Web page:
It is Friday, and we still have a ton of food left from our CSA this week. We ate take-out on Tuesday and I made a pizza last night, which does not use up very many vegetables. Going into the weekend, we had 9 radishes, 3 acorn squash, spinach, cauliflower, carrots, apples, and rainbow chard. As it is getting cooler outside, there is less to do on the farm, so us interns have been moved to a 4 day a week schedule. Today, the only thing I have going on is an interview for a lab tech position at UNM (I really want this job, cross your fingers!) and the first session of a 3 day yoga workshop starting this evening. My interview was 30 minutes long via skype, and so the rest of the day has been left to cook up veggies from my CSA box. I decided to make a radish/tofu cream cheese dip and acorn squash soup. Both recipes ended up being very easy and quick, and have been some of the tastiest things I have made in a long time; I think the soup got the most enthusiastic response from Jamie my food has ever received. Jamie declared the soup as the best squash soup he ever tried and even suggested I give the recipe to his mom.
I started with the radish and tofu cream cheese spread for an early afternoon snack. I put 7 cloves of garlic in the food processor with a splash of olive oil and minced the garlic. I threw in 5 of the gorgeous easter-egg radishes we are growing at the farm, and minced those, too. Lastly, I dumped in a whole container of Trader Joe's "not cream cheese" and pulsed the processor until it was blended and creamy. The spread is actually as pretty as it is delicious. It has a light lavender color and specks of red and purple. The flavor is strong, savory, and zingy. I toasted two pieces of rye bread from Sage bakery, a local bakery that supplies bread for the CSA, and generously applied the radish spread on the toast. Jamie and I each had a slice. And then I toasted two more pieces of bread and we each had another slice. I almost wish I had a party or a potluck to go to so I could show off how simple and delicious this recipe is, but I'm also a little glad I get to keep it at home.
Next, I started work on the acorn squash soup. I based the recipe on the one showcased here: http://www.asweetpeachef.com/entrees/roasted-acorn-squash-soup/, but as always, I made some changes based on what I had available and how spicy I like my food.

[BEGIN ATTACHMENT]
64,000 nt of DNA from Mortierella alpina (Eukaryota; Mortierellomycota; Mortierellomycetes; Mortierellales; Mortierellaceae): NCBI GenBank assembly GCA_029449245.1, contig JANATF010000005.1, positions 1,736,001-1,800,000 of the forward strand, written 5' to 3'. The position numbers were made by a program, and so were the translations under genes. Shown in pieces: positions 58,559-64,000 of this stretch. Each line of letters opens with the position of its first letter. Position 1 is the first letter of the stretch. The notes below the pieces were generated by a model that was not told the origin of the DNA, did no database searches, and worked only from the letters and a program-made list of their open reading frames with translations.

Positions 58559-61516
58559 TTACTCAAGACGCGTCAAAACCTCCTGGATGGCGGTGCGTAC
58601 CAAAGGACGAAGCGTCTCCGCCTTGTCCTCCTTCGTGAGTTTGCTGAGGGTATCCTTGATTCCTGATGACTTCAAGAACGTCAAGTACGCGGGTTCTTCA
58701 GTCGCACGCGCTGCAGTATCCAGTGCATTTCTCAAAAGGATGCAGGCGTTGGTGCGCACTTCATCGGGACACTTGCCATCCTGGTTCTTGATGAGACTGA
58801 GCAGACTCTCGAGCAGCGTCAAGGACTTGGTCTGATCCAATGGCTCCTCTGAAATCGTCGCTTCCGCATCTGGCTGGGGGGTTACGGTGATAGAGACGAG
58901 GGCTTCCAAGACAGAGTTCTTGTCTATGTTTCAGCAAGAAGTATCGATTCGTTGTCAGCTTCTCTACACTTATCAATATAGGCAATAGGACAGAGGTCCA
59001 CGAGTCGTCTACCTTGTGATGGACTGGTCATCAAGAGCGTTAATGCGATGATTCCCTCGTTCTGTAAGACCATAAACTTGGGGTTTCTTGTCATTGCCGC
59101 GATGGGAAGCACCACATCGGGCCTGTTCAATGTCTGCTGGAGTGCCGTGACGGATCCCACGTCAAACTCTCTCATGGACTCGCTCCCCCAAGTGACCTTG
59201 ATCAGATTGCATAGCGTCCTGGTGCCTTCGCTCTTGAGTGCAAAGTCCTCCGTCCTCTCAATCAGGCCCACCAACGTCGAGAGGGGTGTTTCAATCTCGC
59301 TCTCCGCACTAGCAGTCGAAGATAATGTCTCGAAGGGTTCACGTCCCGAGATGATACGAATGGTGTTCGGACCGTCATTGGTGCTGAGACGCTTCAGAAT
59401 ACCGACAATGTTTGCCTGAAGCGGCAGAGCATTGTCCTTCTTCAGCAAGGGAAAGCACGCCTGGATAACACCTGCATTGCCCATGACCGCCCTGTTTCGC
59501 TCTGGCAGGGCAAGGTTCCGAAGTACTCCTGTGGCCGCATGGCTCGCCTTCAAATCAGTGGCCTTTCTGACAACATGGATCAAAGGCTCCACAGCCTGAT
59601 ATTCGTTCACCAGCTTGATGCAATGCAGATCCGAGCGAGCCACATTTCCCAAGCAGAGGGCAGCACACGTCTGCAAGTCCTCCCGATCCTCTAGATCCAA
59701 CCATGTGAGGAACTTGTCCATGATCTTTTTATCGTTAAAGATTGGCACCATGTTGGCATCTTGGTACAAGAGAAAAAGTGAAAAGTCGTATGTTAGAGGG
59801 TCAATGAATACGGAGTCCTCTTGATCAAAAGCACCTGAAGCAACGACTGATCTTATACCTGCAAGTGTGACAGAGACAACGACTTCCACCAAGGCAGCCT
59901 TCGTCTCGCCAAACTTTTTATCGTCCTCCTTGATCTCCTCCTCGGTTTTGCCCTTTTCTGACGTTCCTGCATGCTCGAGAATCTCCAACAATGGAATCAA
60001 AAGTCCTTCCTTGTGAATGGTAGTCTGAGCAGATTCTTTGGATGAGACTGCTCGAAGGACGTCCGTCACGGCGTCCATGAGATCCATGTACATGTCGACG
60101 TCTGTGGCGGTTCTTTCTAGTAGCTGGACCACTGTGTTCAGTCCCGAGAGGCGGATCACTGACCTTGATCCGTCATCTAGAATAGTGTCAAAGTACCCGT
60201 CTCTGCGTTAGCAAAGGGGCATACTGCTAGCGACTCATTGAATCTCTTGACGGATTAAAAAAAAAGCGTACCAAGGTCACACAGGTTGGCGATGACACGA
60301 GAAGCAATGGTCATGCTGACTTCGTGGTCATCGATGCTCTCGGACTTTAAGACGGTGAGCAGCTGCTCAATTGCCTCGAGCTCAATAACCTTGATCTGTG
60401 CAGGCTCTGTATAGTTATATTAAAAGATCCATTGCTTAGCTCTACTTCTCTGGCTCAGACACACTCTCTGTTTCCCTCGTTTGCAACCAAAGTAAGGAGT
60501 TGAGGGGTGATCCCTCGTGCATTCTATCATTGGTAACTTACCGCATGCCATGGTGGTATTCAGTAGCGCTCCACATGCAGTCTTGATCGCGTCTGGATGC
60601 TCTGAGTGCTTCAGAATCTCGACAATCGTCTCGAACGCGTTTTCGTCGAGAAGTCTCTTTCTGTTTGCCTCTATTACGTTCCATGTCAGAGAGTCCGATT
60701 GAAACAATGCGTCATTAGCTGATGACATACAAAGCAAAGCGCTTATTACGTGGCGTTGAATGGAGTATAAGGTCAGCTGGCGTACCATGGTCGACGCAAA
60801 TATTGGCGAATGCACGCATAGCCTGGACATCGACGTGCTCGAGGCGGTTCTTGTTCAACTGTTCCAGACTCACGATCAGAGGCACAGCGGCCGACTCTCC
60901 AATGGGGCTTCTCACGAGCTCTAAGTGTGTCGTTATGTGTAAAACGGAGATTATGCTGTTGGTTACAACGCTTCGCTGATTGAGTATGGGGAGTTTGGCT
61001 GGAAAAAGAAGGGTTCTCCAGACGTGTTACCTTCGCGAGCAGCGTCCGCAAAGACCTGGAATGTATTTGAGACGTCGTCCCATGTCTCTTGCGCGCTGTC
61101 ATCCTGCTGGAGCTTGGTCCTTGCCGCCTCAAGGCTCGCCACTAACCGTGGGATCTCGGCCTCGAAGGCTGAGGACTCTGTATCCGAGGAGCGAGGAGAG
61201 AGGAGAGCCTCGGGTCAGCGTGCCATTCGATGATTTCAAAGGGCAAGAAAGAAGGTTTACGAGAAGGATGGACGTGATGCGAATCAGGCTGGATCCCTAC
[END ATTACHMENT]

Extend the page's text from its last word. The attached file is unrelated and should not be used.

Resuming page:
My ingredient list:
3 small acorn squash
2 red gala apples, chopped
2 carrots, chopped
1 white onion, chopped
1/2 tsp. powdered ginger
1/2 tsp. thyme
1/2 tsp. red cayenne pepper
1/2 tsp. allspice
2 vegetable bullion cubes
4 cups water
I used larger quantities of all the spices than in the original recipe because I really like food with bold flavors. I used the two red apples because that is what I had. I eliminated the shallot and red onion because I did not have them. Otherwise, I essentially followed the original recipe.
First, I cut the acorn squash in half, scooped out all the seeds and stringiness, and sprinkled them with salt and pepper. I put foil over the baking sheet because it was suggested and I assumed the squash must leak a fair bit when they are baking, making the sheet difficult to clean (this was not actually the case, the foil could have been saved). I baked the squash for 50 min. at 400F. In the meantime, I chopped the carrots, apples, and onion and put them in a large soup pot with olive oil. When the acorn squash was done, I scraped the squash from the skin with a spoon and put it to the side. It was time for my interview at that point, so I had to take a break. Skype interviews are really hard! Even harder than I thought they would be. I was nervous and excited and feeling a little crazy after the interview, but I got back to the soup. I cooked the carrots, onion, and apples over medium heat until they started to soften and then added 4 cups of water, 2 veggie bullion cubes, all the spices, and the squash. I brought the mixture to a boil and then lowered to a simmer and held it there for about twenty minutes. I, unfortunately, do not have a sweet immersion blender, so I put the soup in my food processor in two batches. We ate the first batch for a late lunch and put the second batch in the fridge. This recipe was surprisingly quick and easy and results were really amazing. If you are wondering what to do with winter squash in your CSA box, I highly recommend this soup recipe!
I met these sweet goats at the Los Poblanos North Valley farm this week. It made me want goats of my own even more! I keep daydreaming about homemade goat feta.